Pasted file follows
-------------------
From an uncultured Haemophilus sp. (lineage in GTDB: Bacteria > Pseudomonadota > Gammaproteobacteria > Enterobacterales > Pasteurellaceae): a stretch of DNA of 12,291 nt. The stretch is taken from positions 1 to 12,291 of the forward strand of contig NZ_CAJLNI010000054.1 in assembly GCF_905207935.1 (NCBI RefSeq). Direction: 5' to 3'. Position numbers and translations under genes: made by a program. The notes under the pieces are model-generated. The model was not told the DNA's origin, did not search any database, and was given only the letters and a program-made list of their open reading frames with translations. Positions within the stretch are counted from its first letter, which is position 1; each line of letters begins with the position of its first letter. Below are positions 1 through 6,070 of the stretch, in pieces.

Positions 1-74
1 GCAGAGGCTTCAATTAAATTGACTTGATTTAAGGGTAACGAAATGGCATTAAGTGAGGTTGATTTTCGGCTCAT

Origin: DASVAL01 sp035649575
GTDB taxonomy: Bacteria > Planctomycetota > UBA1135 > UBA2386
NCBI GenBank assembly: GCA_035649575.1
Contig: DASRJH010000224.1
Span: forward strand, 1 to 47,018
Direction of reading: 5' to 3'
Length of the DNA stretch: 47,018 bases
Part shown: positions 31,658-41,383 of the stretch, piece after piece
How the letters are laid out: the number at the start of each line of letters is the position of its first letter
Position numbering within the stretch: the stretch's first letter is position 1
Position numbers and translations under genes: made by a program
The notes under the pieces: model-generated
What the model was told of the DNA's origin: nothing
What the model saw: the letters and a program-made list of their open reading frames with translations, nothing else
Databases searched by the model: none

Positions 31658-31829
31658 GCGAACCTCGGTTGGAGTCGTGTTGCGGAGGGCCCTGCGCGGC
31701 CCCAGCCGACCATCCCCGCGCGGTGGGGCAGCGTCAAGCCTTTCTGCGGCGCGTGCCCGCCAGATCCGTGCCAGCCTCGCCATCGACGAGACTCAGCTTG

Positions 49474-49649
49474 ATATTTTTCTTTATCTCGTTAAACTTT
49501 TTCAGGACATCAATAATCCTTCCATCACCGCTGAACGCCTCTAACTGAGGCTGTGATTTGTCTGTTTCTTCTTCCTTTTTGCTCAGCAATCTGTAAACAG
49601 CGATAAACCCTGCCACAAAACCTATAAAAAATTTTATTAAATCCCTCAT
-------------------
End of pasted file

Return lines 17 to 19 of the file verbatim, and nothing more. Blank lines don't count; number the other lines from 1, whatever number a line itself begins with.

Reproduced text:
What the model saw: the letters and a program-made list of their open reading frames with translations, nothing else
Databases searched by the model: none

Positions 31658-31829